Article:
This second quarter 2016 of EU policy was an interesting roller coaster of events which kept us on the edge of our seats in different ways. Panama papers, IORPs decisive last trialogue negotiations which seem to have closed on a positive note for the ESG community, and, of course, Brexit (see below) are some of the main topics that dominated our scene in the past few months.
During the EU Green Week, the European Commission discussed how more sustainable environmental practice can contribute to a more successful economy. This discussion took place while the European Commission looked at environmental policies, and specifically at how the European Fund for Strategic Investments can mobilise finance for green projects. The event sent some powerful signals to European investor’s community ‘that a change of culture is both possible and profitable’ these the words of Commissioner Vella, analysing how to facilitate access to finance specially for SMEs. Supporting the growth of more sustainable investment tools seems to have been a rising trend in recent months, as not only corporates and banks; but also municipalities and pension funds, have issued new Green Bonds.
All this activity has prepared the ground for the recent update of the Green Bond Principles through the ICMA. This is expected to add significantly to market transparency and further clarify the process of Green Bond issuer alignment with the GBP. Meanwhile, the market continues to grow exponentially and investors expect it to continue growing ‘into a trillion-dollar behemoth by the next decade’, as the EBRD issued its biggest ever green bond of 650 million dollars. The ‘’State of the Market 2016” report, published by the Climate Bond Initiative estimates an increase of climate bonds by $96 billion on last year’s report, including a total made up of approximately 3,590 bonds. Green bonds were also high on the Commission’s agenda as it organised a stakeholder meeting late last month, convening all the key stakeholders who are collaborating with the Green Bond Principles and the Climate Bond Initiative. Different scenarios and plans were discussed as part of the draft report, prepared by a consultancy consortium for the DG.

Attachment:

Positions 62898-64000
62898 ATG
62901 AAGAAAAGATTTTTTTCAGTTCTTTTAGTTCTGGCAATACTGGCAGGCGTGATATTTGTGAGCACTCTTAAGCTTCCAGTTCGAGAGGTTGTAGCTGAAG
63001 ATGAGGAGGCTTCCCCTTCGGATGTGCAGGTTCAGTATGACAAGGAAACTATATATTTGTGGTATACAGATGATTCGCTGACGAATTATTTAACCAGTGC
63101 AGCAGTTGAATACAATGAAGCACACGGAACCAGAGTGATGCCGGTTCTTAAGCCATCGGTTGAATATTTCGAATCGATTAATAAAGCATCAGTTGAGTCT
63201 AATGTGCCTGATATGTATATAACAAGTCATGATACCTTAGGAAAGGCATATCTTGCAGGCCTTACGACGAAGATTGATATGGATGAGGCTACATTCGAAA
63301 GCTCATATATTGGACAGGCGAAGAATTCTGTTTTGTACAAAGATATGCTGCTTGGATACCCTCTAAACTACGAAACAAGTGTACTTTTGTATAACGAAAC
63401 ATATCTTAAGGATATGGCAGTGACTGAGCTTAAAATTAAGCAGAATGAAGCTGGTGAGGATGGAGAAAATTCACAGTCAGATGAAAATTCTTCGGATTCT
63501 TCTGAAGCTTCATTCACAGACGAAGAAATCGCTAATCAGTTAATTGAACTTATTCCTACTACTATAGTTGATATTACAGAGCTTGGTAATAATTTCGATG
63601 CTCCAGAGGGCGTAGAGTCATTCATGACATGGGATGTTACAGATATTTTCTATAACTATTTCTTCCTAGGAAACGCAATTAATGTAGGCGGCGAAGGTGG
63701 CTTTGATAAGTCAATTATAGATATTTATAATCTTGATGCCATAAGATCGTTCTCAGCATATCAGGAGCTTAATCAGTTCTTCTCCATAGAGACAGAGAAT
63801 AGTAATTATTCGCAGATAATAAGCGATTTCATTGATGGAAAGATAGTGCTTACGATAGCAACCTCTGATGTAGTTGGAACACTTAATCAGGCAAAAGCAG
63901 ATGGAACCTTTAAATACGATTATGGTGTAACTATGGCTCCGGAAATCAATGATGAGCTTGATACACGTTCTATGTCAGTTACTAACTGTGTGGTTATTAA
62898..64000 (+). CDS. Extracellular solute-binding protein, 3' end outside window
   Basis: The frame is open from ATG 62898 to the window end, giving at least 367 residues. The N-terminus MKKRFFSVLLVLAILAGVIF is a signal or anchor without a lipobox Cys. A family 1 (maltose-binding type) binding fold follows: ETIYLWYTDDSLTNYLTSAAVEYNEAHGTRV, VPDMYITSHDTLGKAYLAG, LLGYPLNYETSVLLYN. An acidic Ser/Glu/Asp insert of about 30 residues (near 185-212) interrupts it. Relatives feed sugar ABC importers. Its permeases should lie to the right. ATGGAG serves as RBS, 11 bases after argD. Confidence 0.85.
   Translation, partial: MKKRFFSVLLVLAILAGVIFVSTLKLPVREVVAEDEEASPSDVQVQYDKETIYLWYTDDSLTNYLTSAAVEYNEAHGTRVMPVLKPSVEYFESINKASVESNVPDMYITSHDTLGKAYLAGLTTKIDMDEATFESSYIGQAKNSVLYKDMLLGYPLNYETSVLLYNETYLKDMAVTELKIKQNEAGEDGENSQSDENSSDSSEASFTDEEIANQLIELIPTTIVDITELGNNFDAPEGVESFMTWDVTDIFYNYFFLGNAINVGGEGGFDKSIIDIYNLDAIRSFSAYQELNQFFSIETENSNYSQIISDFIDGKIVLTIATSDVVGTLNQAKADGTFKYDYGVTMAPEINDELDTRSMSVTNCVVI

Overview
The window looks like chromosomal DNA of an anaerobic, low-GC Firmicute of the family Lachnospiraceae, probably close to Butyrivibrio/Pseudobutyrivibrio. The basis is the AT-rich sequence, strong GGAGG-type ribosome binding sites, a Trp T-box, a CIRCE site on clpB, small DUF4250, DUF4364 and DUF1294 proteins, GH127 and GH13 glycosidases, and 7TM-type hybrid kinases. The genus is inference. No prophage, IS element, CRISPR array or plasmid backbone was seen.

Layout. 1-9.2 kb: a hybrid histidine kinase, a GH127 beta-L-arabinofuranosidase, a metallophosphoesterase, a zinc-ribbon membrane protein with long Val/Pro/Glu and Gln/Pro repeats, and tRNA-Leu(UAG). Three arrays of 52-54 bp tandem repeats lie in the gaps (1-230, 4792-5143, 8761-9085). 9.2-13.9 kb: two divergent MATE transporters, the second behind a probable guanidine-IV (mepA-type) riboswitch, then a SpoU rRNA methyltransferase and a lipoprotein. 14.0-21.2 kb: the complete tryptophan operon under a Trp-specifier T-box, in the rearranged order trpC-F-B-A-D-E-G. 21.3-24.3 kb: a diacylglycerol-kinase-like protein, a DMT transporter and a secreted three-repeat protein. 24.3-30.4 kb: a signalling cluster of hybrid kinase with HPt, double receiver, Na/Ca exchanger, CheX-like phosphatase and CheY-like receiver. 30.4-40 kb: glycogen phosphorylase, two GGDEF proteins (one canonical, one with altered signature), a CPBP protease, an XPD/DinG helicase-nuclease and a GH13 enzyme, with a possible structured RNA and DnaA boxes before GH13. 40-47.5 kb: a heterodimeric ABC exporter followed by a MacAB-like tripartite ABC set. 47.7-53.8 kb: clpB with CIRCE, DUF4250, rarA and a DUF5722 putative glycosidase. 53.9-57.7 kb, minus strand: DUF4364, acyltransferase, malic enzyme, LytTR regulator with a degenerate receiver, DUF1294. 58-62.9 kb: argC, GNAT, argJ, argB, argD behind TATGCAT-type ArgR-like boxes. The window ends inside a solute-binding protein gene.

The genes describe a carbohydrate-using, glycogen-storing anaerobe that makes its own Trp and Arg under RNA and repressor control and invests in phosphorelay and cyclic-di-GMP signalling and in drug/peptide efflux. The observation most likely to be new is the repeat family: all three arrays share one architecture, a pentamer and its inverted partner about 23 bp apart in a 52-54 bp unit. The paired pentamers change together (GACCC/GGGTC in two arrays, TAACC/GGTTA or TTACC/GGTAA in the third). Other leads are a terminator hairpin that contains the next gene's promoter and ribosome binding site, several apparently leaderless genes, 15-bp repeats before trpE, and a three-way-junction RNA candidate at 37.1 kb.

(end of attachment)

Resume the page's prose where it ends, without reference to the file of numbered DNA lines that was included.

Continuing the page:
Sustainability and long-term investment as part of the Capital Market Union was also the topic that animated the debate on the 1st of June at the Eurosif event, organised with the support of the S&D MEP Zanonato. This first Eurosif event organised at the European Parliament included a very interesting set of panellists, who exchanged opinions on the potential of the CMU to unlock new opportunities for a more sustainable economy on both a social and environmental level. For a more detail report, please click here.
As Eurosif is preparing its 2016 SRI study, positive feedback in the industry comes from France where a new study commissioned by Candriam, reported that over 52% of European financial advisers offer SRI funds today. As we ponder on how to further encourage the European market expansion and building on this encouraging news from France, where the Energy Transition for Green Growth bill passed into law late last year, we dare to ask ourselves and our readers – should this ambitious corporate climate-reporting model go global? In addition, what is the future of a number of policy negotiations in a Brexit context? Climate negotiations risk being more difficult without the British, as they have been among the supporters of an ambitious reform of emission trading and have set themselves important national targets. On the other hand, negotiations could be unlocked on a number of dossiers, for instance renewable energy, where the UK has exerted a deep-rooted scepticism overall. What remains essential is to ensure that the Commission overcomes the initial shock of the new situation and continues to seize the moment to help Europe transition to renewable energy.
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